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Updated: June 9, 2013 02:59 IST
NEWS ANALYSIS

NCP in image reshuffle mode in Maharashtra

Meena Menon
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NCP President Sharad Pawar addressing the media during the 14th anniversary celebrations of the party in Mumbai on June 7, 2013.
PTI
NCP President Sharad Pawar addressing the media during the 14th anniversary celebrations of the party in Mumbai on June 7, 2013.

Chief Minister Prithviraj Chavan resisting pressure tactics

Not for the first time Nationalist Congress Party (NCP) president Sharad Pawar has made a move to assert his supreme authority in the party and propel it to more respectability, keeping an eagle eye on the general and Maharashtra Assembly polls in 2014.

Even if his demand for the resignation of all NCP ministers seemed sudden, it was not without a warning. Chief Minister Prithviraj Chavan was informed of this move by Mr. Pawar himself two months ago and the NCP was clear about its course of action for well over nine months. While the Congress has been procrastinating on Cabinet reshuffle, it is in the NCP’s interests to get its act together. When Mr. Chavan took over in 2010 as Chief Minister to clean up the mess in Maharashtra, the Congress was reeling under the Adarsh society scam, which claimed Ashok Chavan’s scalp.After that it was the NCP’s turn to face the music.

The NCP Ministers have, one after another, been accused of various scams — Chhagan Bhujbal and Sunil Tatkare face Anti-Corruption Bureau probe; Gulabrao Devkar was arrested and released on bail, and Deputy Chief Minister Ajit Pawar quit last year while a White Paper on irrigation was being prepared. Though he re-entered the Cabinet after three months, Mr. Ajit Pawar is not untainted. The government appointed a special investigation team (SIT) headed by former bureaucrat Madhav Chitale in December 2012 to investigate the irrigation scenario and to fix responsibility if there are any irregularities. However, there is no mention of the SIT probing the alleged corruption in the sector on which several petitions are pending in the Bombay High Court. Recently the Cabinet has decided not to approve prosecution of NCP Minister Vijay Kumar Gavit in a corruption case.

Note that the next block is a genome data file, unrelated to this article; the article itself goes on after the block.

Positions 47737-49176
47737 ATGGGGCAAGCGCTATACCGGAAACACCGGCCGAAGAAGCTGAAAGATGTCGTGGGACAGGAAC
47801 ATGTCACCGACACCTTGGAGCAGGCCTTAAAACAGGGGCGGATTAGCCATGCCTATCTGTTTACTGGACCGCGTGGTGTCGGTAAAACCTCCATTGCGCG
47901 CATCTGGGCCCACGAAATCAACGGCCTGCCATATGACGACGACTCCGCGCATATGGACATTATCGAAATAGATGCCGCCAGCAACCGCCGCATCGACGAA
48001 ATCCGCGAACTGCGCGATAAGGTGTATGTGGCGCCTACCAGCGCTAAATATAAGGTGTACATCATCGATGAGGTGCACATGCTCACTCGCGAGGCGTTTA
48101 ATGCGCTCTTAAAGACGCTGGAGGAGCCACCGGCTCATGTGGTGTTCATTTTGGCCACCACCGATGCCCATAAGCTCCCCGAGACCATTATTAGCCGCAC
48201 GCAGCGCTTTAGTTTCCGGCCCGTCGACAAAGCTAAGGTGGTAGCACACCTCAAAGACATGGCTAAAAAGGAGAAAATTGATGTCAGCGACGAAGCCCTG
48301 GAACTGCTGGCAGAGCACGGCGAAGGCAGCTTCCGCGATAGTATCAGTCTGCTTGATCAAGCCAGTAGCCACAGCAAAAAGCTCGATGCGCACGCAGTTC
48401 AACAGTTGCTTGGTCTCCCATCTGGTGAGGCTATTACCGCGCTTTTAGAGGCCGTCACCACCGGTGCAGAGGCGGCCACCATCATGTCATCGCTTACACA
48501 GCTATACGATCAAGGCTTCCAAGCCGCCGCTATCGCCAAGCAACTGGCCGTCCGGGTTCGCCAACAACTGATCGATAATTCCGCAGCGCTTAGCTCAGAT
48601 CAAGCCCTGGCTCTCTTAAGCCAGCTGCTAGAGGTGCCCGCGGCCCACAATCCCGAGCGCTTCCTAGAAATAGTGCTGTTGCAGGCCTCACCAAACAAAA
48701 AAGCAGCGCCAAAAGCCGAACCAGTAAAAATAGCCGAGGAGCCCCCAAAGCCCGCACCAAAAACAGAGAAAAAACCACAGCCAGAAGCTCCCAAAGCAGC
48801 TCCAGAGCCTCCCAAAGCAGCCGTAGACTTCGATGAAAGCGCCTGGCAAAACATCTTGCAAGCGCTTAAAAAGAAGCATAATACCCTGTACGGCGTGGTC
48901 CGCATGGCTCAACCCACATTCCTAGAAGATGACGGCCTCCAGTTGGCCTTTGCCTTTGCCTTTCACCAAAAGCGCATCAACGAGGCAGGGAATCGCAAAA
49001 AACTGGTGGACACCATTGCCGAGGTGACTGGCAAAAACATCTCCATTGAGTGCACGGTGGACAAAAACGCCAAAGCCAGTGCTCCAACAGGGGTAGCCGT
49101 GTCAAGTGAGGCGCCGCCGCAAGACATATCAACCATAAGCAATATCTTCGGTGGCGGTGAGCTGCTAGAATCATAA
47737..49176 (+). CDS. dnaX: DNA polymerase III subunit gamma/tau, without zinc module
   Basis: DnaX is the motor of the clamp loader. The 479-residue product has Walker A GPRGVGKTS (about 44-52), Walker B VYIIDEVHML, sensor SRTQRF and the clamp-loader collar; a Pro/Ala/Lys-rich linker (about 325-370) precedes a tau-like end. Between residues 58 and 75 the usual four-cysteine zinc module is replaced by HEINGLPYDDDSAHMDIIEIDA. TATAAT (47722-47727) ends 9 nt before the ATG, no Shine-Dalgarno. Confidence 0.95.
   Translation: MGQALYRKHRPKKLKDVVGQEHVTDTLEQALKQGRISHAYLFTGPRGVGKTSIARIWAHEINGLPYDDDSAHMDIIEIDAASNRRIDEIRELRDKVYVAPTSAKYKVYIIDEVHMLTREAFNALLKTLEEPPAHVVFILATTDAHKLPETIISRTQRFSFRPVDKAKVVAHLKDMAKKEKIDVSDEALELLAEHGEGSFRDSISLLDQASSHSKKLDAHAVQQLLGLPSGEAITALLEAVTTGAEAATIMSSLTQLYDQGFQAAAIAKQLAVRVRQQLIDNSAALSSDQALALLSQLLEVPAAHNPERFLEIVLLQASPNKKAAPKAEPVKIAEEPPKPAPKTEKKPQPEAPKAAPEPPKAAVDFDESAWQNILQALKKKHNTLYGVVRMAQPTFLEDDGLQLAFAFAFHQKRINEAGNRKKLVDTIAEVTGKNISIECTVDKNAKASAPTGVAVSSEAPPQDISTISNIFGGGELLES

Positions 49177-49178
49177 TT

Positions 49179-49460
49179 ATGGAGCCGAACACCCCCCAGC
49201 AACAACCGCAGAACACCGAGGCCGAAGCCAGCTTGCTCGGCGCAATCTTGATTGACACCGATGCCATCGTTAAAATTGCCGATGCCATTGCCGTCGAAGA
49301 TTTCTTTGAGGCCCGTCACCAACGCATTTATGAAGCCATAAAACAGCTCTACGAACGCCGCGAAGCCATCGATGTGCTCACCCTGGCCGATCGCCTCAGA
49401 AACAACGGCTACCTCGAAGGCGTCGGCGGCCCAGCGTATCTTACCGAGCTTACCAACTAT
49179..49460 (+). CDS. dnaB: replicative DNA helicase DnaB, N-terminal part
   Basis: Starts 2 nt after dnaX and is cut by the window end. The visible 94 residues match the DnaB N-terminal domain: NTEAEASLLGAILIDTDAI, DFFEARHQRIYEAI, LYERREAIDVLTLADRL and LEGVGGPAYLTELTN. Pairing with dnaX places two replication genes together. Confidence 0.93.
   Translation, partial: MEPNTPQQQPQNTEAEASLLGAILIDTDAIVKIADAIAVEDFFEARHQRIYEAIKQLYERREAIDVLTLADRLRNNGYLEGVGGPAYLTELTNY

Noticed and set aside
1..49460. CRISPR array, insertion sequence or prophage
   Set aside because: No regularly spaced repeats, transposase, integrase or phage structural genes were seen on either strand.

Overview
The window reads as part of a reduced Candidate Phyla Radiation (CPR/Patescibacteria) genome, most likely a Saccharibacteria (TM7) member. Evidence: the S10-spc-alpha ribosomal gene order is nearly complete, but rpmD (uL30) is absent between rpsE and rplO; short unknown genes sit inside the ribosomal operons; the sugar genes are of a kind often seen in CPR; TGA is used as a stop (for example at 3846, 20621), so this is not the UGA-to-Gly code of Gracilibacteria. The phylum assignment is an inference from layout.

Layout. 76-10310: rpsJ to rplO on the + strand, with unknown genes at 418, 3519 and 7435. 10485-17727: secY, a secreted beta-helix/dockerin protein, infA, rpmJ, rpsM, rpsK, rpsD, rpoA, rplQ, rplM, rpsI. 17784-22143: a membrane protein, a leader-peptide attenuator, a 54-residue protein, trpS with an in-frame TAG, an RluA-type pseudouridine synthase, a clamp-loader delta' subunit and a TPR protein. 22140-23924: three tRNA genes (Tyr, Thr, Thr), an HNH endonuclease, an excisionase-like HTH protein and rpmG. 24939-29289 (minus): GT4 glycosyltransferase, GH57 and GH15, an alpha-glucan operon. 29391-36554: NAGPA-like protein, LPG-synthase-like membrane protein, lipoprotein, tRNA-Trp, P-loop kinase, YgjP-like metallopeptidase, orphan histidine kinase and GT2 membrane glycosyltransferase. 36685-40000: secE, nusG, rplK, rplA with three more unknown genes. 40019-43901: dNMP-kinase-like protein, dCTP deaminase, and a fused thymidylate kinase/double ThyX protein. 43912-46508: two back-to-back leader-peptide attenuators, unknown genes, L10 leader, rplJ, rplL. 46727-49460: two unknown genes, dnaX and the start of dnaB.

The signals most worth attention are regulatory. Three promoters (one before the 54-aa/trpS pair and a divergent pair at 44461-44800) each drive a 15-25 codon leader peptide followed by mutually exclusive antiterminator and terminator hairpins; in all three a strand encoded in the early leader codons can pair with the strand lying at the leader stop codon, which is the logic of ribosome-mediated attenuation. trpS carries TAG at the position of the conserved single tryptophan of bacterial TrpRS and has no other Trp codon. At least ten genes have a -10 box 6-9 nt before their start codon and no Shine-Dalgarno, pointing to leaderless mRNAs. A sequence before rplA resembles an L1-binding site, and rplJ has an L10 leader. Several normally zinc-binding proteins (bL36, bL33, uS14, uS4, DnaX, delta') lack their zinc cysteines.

Well-informed move

Clearly, the NCP is in need of an image makeover more than the Congress, which is why Mr. Chavan did not fall for Mr. Pawar’s pressure tactics, for two months, for a Cabinet reshuffle. The Congress has other things on its mind. Party sources said the high command was seriously considering the appointment of a new PCC president to replace Manikrao Thakre, whose tenure is almost five years old now. The war between Mr. Chavan and Mr. Thakre is out in the open, with the Yavatmal bypoll proving a fresh bone of contention. Mr Thakre, upset that his son was denied ticket, which went to the wife of deceased MLA Nilesh Parvekar, did his best to thwart her chances. Recently, he openly declared his support for a park at the Mahalaxmi race course, a plan suggested by the Shiv Sena, when even the NCP supported the Congress.

The relationship between the Chief Ministers and the PCC chiefs in Maharashtra has been thorny in the past too and the Congress is aware that it cannot head for elections next year in this fractious mode. The Cabinet reshuffle can come later though Mr. Chavan has been keen on it for a while.

Pichad to be replaced?

For the NCP, the move to get the Ministers to quit also paves the way for its strategy of giving ticket to seniors like Mr. Bhujbal to contest the Lok Sabha election and infusing new blood into the Cabinet. It wants to replace Maharashtra NCP president Madhukar Pichad by a more popular and amenable face to lead the party into elections. In the reshuffle, Mr. Ajit Pawar may try to bring his supporters to Cabinet posts. Party sources say the Congress reshuffle, if it is being done now, will be held after the NCP decides on its ministers and names the new party president by next week.

At a press conference on Friday, Mr. Sharad Pawar was unusually modest about his claims to prime ministership. He said a party which contested only 22 Lok Sabha seats could not be in any such position. However, looking at the rise of Narendra Modi’s stature and the possibility of new alignments at the Centre, Mr. Pawar would be happier with more than eight Lok Sabha seats in Maharashtra that the party won in 2009.

BJP woos MNS

In the rival camp, the Bharatiya Janata Party has been wooing the Maharashtra Navnirman Sena (MNS) led by Raj Thackeray into its saffron alliance and if that happens, the Congress could face problems. The Shiv Sena has expressed its displeasure over these moves. Even BJP MP Gopinath Munde, who set the ball rolling by calling for both Raj and Shiv Sena chief Uddhav Thackeray to come together, has recently said he would not push the matter anymore. An alliance in which both the Shiv Sena and the MNS are there will pose problems for the Congress and its own coalition partner’s allegiance could be in doubt then, say some political observers.

Mr. Sharad Pawar is a staunch votary of coalitions, knowing full well his party cannot win the State under its own steam. He will be open to new allies if he sees the wind blowing that way, but for now he must be content within the Congress-led alliance. The Cabinet reshuffle and a new State party president seem a last-ditch stand to brighten the NCP’s image and its chances in the two major elections next year.

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